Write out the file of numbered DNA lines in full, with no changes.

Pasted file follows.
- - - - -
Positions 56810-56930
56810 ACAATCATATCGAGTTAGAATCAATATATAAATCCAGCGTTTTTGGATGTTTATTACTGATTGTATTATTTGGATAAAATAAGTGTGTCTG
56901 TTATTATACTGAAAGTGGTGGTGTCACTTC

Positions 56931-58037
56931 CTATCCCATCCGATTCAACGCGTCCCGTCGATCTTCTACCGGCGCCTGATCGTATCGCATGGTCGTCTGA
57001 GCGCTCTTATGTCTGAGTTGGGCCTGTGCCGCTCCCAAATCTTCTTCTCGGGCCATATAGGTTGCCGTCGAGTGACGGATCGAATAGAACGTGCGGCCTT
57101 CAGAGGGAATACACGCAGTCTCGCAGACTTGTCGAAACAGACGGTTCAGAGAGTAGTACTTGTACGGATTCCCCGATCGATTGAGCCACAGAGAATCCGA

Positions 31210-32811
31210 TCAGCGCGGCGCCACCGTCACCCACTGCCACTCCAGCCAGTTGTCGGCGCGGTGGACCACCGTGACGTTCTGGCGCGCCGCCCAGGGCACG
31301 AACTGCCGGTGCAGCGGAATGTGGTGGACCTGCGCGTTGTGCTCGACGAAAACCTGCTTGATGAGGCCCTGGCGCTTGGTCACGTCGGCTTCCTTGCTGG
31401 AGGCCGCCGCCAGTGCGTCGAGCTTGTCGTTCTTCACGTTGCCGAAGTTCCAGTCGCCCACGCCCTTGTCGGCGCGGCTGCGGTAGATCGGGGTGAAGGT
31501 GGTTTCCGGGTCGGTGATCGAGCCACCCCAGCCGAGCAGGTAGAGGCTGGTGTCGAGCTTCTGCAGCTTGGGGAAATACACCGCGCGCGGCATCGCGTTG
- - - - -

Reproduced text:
Positions 56810-56930
56810 ACAATCATATCGAGTTAGAATCAATATATAAATCCAGCGTTTTTGGATGTTTATTACTGATTGTATTATTTGGATAAAATAAGTGTGTCTG
56901 TTATTATACTGAAAGTGGTGGTGTCACTTC

Positions 56931-58037
56931 CTATCCCATCCGATTCAACGCGTCCCGTCGATCTTCTACCGGCGCCTGATCGTATCGCATGGTCGTCTGA
57001 GCGCTCTTATGTCTGAGTTGGGCCTGTGCCGCTCCCAAATCTTCTTCTCGGGCCATATAGGTTGCCGTCGAGTGACGGATCGAATAGAACGTGCGGCCTT
57101 CAGAGGGAATACACGCAGTCTCGCAGACTTGTCGAAACAGACGGTTCAGAGAGTAGTACTTGTACGGATTCCCCGATCGATTGAGCCACAGAGAATCCGA

Positions 31210-32811
31210 TCAGCGCGGCGCCACCGTCACCCACTGCCACTCCAGCCAGTTGTCGGCGCGGTGGACCACCGTGACGTTCTGGCGCGCCGCCCAGGGCACG
31301 AACTGCCGGTGCAGCGGAATGTGGTGGACCTGCGCGTTGTGCTCGACGAAAACCTGCTTGATGAGGCCCTGGCGCTTGGTCACGTCGGCTTCCTTGCTGG
31401 AGGCCGCCGCCAGTGCGTCGAGCTTGTCGTTCTTCACGTTGCCGAAGTTCCAGTCGCCCACGCCCTTGTCGGCGCGGCTGCGGTAGATCGGGGTGAAGGT
31501 GGTTTCCGGGTCGGTGATCGAGCCACCCCAGCCGAGCAGGTAGAGGCTGGTGTCGAGCTTCTGCAGCTTGGGGAAATACACCGCGCGCGGCATCGCGTTG